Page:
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Raising Cane: Cocoa Creppel discusses his classic CD

Posted By PowWows.com October 1st, 2013 Last Updated on: October 1st, 2013

DK: We're chatting about your now-classic CD, Raising Cane. Tell us how you came to make music?

CC: Thanks! Living in New Orleans we were surrounded by music growing up. So it's kind of in your blood. I probably started
singing in bands when I was about 12 or 13.We started out like most ‘garage bands', playing at birthday parties and school dances – that kind of stuff . Eventually, we graduated to playing at local clubs and festivals.

DK: You have an impressive solo career. Yet, you released a CD as a band?
CC: Back then, Gene Bates and I were playing in a Native funk band here in New Orleans. We were playing at local fairs and regional festivals. But, we were both frustrated with the musical direction of the band and felt stifled creatively . So, as we were driving from powwow to powwow, we were singing in a southern style traditional drum group at the
time, we'd talk about what we'd do if we had our own group. We'd be venting our frustrations on these trips talking about a different concept for a Native band, a band that would play New Orleans-style music, but with Native themes. The result was Cannes Brulees. We gathered up some musician friends a few years ago and began the road that brought us here.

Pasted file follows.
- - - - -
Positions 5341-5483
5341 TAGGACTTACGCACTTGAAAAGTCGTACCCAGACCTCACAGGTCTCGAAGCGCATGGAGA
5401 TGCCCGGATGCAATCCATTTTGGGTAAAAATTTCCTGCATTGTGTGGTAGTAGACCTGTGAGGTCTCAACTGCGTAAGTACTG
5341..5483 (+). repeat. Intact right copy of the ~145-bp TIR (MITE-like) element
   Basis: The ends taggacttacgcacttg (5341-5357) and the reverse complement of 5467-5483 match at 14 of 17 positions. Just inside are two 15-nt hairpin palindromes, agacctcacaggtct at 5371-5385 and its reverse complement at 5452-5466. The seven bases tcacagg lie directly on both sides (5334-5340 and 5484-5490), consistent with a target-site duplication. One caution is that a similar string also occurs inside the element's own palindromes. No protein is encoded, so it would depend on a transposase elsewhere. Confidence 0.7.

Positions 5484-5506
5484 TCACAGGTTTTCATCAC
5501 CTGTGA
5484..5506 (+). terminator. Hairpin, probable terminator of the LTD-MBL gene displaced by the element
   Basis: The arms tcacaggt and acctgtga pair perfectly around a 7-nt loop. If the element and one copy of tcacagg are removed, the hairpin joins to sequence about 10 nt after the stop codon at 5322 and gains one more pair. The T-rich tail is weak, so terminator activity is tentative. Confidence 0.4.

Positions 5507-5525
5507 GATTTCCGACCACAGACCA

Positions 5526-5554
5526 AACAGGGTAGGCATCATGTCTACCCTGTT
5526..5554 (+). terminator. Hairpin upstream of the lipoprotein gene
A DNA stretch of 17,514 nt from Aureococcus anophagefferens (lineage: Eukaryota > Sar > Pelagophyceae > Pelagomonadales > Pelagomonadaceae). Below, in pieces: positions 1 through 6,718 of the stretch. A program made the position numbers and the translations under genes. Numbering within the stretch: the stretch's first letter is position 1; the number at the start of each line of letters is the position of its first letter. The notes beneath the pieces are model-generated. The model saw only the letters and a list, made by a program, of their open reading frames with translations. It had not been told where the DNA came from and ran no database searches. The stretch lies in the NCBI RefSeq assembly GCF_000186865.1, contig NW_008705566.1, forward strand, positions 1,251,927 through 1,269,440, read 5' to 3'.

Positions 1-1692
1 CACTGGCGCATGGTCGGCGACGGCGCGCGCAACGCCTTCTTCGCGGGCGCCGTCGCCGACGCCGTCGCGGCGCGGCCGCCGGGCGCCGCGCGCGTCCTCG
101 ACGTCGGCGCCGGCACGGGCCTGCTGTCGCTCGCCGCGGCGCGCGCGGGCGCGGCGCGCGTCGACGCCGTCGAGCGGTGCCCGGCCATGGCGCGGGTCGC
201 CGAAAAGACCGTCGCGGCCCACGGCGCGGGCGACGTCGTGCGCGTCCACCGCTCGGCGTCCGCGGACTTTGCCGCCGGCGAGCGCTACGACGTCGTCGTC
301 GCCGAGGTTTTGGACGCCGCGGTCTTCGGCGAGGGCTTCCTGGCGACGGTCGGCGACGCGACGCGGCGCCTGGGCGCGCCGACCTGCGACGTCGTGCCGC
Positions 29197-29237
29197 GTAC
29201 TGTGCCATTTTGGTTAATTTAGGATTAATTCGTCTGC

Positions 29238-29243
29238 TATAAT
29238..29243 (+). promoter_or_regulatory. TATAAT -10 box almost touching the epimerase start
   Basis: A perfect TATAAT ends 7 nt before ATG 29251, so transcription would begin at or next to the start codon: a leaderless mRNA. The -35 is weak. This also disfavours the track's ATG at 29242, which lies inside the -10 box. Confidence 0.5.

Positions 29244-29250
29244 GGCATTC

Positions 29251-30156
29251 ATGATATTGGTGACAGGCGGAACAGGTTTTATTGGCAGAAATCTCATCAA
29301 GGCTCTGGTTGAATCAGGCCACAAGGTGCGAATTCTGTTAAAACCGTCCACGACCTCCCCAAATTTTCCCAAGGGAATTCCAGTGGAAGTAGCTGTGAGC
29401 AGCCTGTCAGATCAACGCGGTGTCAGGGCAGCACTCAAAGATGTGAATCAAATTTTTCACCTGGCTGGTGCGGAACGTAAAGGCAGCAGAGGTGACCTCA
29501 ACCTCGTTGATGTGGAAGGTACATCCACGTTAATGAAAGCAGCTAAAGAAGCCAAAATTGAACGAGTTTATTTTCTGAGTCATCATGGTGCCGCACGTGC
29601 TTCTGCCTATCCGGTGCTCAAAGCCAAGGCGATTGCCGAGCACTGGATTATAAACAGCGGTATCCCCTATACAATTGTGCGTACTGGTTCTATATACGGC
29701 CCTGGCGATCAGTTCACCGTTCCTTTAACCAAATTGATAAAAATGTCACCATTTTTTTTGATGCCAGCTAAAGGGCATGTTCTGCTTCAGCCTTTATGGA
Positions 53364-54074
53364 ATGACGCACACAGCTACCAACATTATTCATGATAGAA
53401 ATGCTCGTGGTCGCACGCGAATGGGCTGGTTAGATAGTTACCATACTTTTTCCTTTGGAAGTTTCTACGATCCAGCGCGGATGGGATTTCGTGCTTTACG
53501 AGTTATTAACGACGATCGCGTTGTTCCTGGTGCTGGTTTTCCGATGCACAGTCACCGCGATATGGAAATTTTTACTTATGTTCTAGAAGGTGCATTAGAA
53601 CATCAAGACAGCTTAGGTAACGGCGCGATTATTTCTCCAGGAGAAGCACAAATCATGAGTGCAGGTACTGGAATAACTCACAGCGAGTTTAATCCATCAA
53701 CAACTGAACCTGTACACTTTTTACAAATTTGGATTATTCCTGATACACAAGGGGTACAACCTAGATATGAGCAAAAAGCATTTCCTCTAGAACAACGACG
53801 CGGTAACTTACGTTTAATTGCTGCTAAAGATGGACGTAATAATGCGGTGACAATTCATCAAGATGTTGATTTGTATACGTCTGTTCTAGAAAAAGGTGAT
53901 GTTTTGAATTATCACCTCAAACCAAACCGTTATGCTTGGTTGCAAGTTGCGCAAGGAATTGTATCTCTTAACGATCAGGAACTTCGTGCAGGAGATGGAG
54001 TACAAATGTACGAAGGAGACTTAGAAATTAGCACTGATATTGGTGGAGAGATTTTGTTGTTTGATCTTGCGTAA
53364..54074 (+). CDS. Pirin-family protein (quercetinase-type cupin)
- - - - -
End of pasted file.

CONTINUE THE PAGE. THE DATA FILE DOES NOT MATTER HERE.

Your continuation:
DK: What's your background and how do you blend culture and traditions into your music?
CC: I'm a member of the United Houma Nation. Lots of my tribal history and culture comes out in the songs. I'm also the head singer of a traditional drum group called Southern Connection, so that's where the powwow influences come from. What we try to do is combine elements of powwow, traditional music, Native history and culture and blend it with our New Orleans rhythm and blues roots. It's like a musical ‘gumbo'!

DK: What are you thankful for these days?